Sorry for the thin list of entries in the last week. I could tell you some stories…but I won’t. So you are post – exhibition and while we could talk contract work, narratives, project and learning plans, but I got really excited at a website I found called Breathing Earth. It shows real-time the birth rates and death rates world wide and in specific countries. It also shows the CO2 production – greenhouse gasses. So I imagined some interactive small group internet based math advisory activies.
Possible Activities with this Site:
- Define and Explore: Rate.
- Rate – what is it? How can you calculate it? If you were asked to calculate a birth rate or death rate, what information do you need to know? Do you always need two factors? Why? Rate formulas can be found here.
- Rate is used in biology, math, investment, schooling, physics, engineering, statistics, anthropology, etc. – just to name a few (maybe talk about how it can be used in daily life – or is used all around us).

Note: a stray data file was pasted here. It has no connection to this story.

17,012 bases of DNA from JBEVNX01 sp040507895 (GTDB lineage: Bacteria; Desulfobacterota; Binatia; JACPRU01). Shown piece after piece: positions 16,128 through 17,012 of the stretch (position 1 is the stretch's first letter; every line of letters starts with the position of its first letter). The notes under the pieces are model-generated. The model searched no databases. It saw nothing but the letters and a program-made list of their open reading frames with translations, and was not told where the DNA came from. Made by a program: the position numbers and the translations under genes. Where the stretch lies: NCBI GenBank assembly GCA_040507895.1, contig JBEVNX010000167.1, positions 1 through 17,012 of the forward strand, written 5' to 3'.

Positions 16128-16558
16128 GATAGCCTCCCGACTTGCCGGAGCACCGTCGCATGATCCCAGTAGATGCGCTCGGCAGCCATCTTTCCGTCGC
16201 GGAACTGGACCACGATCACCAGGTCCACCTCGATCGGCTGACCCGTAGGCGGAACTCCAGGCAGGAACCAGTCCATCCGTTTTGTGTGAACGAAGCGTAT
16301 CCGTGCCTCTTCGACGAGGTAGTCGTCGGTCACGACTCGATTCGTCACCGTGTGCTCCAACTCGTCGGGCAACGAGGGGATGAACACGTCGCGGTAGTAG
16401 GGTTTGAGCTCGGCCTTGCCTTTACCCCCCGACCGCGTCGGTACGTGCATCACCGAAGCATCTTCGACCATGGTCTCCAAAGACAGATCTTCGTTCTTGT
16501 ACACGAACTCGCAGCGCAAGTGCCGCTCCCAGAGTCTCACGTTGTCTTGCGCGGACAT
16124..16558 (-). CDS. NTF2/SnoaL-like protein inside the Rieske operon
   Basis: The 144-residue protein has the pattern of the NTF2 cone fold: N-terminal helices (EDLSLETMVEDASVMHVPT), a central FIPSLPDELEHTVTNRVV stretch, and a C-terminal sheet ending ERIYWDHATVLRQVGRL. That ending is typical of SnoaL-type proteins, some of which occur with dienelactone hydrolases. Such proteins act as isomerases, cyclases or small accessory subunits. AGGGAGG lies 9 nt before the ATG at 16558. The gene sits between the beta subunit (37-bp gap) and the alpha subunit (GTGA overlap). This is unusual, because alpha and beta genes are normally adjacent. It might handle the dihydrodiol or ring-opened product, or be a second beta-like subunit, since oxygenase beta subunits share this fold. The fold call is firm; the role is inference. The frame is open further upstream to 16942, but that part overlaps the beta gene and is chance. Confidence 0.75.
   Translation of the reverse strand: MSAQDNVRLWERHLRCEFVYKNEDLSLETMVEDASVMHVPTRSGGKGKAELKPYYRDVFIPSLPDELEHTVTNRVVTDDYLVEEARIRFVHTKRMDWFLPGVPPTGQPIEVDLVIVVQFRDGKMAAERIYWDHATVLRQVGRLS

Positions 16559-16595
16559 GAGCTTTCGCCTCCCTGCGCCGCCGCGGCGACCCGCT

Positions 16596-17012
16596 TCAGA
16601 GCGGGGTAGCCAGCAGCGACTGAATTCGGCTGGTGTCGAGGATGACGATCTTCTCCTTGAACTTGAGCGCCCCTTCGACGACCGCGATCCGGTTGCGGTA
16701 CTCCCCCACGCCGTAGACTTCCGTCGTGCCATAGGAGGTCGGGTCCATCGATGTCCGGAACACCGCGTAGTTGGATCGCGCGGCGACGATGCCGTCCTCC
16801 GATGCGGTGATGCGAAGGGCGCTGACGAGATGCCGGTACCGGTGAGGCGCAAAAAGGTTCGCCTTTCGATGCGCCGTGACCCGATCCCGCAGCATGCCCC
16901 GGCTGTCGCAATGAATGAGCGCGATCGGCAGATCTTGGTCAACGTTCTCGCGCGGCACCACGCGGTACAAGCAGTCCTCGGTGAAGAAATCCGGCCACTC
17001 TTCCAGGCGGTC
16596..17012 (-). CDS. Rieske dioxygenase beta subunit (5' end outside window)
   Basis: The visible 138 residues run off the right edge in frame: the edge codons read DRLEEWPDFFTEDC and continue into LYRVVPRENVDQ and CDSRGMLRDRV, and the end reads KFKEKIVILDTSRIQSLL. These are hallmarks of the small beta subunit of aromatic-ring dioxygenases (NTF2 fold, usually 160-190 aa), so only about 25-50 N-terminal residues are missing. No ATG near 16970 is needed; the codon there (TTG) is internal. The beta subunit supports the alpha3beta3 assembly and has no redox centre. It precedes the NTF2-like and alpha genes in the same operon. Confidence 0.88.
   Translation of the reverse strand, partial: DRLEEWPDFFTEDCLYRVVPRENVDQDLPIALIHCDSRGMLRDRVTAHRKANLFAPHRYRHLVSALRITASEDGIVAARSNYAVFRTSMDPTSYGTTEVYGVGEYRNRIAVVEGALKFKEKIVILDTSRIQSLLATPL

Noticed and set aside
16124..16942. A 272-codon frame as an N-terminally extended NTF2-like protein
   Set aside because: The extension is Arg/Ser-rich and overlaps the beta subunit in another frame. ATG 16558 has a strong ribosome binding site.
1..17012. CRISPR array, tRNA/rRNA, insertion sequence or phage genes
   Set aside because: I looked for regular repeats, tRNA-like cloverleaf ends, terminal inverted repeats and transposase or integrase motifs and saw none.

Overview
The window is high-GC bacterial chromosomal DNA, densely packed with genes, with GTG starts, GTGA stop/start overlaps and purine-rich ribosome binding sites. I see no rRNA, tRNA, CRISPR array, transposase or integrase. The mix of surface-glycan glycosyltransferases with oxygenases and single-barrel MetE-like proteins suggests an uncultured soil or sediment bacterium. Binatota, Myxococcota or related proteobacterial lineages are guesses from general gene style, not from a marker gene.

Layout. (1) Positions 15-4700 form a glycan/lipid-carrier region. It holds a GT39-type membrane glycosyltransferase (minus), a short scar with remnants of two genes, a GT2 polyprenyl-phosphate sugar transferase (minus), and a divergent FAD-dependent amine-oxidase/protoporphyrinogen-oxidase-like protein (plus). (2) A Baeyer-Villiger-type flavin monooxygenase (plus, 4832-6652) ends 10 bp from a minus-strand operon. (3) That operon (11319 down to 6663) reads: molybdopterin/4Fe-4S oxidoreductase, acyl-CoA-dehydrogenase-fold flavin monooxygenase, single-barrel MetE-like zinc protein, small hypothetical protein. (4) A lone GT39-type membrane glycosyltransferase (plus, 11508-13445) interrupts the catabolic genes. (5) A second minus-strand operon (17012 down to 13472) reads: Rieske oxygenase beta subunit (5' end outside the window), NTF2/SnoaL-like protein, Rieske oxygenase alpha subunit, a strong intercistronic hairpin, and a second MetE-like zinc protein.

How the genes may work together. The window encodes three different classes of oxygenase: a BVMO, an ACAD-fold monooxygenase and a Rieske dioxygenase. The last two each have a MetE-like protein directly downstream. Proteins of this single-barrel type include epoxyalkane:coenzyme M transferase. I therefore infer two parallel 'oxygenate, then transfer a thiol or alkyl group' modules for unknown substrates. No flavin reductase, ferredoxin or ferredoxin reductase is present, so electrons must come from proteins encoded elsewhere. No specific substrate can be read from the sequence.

- Birth Rate – How is this calculated? What does this mean? Why does this statistic matter?
- Death Rate – How is this calculated? What does this mean? Why does this statistic matter? (What would looking at the birth and death rates of a country tell you?)
- Have different groups watch the population growth in different countries. Ask them to trace it over time and turn the hard numbers into a rate. Xnumber of births over X amount of time = rate. You might have them do this for four or five periods of time and graph the rate. (this is how we get to slope – not here, not yet – but this is the car that takes you there). Have them play with these ideas and then share with other groups. Make a class graph to look at the rates in different countries. Have a discussion about what this information means. What conclusions can you draw (or not draw) on this info.
- What countries emit the most CO2? (If students don’t know why that matters or what that stands for, discuss this.). Have them play with the numbers.
- Have groups come up with their own challenge question for another group. (You can encourage them to work backward – watch the site for information to add as a question: If you watch the death rate over 10 seconds and then at 60 for X country, how can you figure out the rate? What is it for this example?—etc.)
- Ask students to design their own activity based on this site for another advisory.